Looking Back On a Year Without Tom Skinner

A lot can change in 365 days.  As the earth makes a complete revolution around that fiery, flaming accuser that flickers at the center of our existence, we toil and tarry, preen and posture, and sometimes act as if our own individual story were the only one worth telling.

It isn’t.

In fact, individual stories without the influence of the people that come and go throughout the course of our lives wouldn't be stories that anyone in their right mind would give a shit about reading.  Each unique life is a thread that weaves itself in and around the others it comes into contact with. They intersect to form the great tapestry of the collected works of human existence.  Some of those threads are more substantial, more vibrant in appearance than the rest. They have more girth and consistency and fortitude with which to contribute to the bigger picture.  These lives weave themselves into the others more deeply than the rest, and leave a more noticeable mark on the overall fabric of the time in which they exist.  “Tiny” Tom Skinner and the life he led was one of these most fabled and special of strands. His path was so full of stories and unique situations that a single thread seems far too weak a metaphor to describe the influence he had on the people he knew and loved.  Tom’s life was more like a family quilt: a little tattered at the edges, older than the hills, and kind of funny smelling.  However, it still manages to tell the cantankerous tale of a unique man that meant and continues to mean a whole helluva lot to the many of us left behind that call him a friend.

One year ago today, Tom Skinner left this plane of existence.  He broke the bonds of mortal coil and transcended the barrier between this world and the next one, no longer shackled to the weak and winded carcass that once ferried his rambling spirit whichever direction it deemed desirable.  That body was just a vessel, an old beater car that Tiny drove until the wheels fell off.  A part of us wishes he would have saved a little fuel for the bottom of the tank, fuel which might have been able to propel him through a few more years of bumming around on this big blue ball with the rest of us mere mortals. That part of us wishes he’d have squirreled away just enough go-juice to pen a few more tunes, tell a few more dirty jokes, and spend a bit more time as the crotchety old bastard that he never quite became. Can you imagine Skinner at 70?  80???  He’d have made the most hilarious old fart to ever reside in McClure’s back yard.  But the part of us that wants that really only wants it for ourselves. It is a selfish slice of the soul, the piece that just wants to share another few laughs over a mediocre continental breakfast buffet at a hotel we aren’t registered at with an old friend.  As for the remaining part? The part that feels the constant pull of the pavement and hears the same siren song of the stage?  That part raises a clenched fist to the sky and salutes him for his service, commends him on a life lived hard and without regret, and bids him good journey on his final flight out of the cosmos.  It sends good vibes for to carry with him on the last great ride of this life, the one that heads upward and away from this world, then outward and into the void of the great and unknowable unknown.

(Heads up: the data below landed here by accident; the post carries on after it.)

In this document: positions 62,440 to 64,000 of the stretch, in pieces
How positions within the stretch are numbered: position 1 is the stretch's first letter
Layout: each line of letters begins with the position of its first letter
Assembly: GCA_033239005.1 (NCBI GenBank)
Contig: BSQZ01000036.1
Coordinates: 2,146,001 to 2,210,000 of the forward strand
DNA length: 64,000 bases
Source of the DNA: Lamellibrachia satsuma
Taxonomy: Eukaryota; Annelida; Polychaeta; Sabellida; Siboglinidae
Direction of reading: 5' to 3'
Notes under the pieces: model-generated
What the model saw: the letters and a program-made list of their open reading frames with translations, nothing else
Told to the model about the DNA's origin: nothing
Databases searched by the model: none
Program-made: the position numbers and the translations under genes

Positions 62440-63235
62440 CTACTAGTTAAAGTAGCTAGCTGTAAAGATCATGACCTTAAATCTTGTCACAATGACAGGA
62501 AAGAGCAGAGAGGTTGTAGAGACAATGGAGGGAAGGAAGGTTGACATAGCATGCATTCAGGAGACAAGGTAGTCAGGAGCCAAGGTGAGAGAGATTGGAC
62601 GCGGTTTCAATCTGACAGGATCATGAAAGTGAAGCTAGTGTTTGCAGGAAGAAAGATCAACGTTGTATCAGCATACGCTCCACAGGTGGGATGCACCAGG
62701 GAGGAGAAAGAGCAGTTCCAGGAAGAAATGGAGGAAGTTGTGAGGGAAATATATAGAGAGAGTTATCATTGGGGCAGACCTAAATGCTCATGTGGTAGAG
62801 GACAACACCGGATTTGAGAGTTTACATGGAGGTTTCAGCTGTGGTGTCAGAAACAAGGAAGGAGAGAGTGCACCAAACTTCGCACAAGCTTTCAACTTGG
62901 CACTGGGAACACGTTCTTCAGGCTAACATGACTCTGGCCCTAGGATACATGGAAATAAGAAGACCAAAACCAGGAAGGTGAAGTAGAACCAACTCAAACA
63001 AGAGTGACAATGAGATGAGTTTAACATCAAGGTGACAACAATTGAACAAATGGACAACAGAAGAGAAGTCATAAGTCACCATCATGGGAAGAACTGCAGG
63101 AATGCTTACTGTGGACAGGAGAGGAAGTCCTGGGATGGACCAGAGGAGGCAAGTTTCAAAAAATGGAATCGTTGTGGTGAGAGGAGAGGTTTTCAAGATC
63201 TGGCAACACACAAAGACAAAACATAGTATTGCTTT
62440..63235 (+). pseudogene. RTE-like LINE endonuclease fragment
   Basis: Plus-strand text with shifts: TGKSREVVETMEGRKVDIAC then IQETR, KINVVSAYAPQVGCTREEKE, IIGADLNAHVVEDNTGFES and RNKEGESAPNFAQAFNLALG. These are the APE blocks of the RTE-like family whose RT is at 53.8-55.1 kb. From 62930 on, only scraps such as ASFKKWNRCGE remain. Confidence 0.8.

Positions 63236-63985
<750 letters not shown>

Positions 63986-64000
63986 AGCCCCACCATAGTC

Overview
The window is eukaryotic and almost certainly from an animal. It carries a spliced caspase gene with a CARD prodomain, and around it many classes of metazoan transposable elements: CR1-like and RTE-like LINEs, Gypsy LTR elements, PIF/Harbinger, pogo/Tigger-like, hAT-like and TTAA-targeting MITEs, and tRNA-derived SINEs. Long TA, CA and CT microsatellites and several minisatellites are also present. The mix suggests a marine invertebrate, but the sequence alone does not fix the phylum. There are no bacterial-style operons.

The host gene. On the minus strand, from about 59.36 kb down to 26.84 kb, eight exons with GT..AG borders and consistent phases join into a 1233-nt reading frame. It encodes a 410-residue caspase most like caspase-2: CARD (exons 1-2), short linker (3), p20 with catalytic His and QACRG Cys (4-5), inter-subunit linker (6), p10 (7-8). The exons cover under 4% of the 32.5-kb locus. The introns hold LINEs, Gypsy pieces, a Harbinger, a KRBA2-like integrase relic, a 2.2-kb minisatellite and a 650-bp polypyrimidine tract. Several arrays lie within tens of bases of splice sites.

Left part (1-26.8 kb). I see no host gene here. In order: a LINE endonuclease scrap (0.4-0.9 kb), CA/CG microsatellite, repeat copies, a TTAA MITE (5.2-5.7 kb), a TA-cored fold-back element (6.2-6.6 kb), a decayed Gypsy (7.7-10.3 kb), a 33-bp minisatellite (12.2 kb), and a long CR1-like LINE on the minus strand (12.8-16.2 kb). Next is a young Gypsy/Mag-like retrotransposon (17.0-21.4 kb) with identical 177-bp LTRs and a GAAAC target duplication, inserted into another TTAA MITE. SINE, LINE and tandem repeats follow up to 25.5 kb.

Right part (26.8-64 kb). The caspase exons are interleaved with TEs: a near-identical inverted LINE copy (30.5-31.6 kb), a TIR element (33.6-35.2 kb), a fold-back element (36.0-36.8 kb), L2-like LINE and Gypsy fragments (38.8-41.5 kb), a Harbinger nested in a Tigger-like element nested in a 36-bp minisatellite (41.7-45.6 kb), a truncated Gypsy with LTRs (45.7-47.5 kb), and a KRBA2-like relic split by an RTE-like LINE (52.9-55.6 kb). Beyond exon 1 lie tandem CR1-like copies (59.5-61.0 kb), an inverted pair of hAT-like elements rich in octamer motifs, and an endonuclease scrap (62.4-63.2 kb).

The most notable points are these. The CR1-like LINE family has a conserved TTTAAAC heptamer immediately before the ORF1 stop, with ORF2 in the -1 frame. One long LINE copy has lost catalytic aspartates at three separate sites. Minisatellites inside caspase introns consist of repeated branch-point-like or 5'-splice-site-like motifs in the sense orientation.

John Fullbright, Myself, Eric Hansen, Mike McClure (in Elvis jumper) Jake Akins, and Cody Canada at Tom's memorial.

And so, with one final punchline hanging on the air just as naturally as a punctuation mark placed at the end of a sentence, our hero and mentor and highway compatriot was gone from us. Whether in his hospital room (which I was not, due to my own personal problems and overall short sighted nature) or sitting around at the house or watching some favorite musicians play songs on a favorite stage, the general reaction to the news of Skinner’s death was similar.  We shuffled our feet, excused ourselves in an effort to move quickly out of sight, and cried our red dirt goddamn eyes out.

Those first months after he passed were wretchedly downhearted, especially the first ungraceful weeks during which those random, traitorous thoughts that come to all who have lost a loved one were most prone to come to mind.  Those lamentable remembrances that hit so quickly, it's only natural to forget the person at the heart of them is far more than a simple phone call away. These recollections first brightened the day like flash bulbs, created brief moments of cumulative illumination that brought on undulations of melancholy upon the realization that placing a phone call or emailing a stupid meme to a dead guy was a fruitless endeavor. This happened frequently at first, but over time, the shocking mental souvenirs became less and less shocking. After the passage of a few prolonged weeks, those mutinous memories gave way at first to unwilling recognition, and eventually to a begrudging acceptance of the undeniable facts of life and death.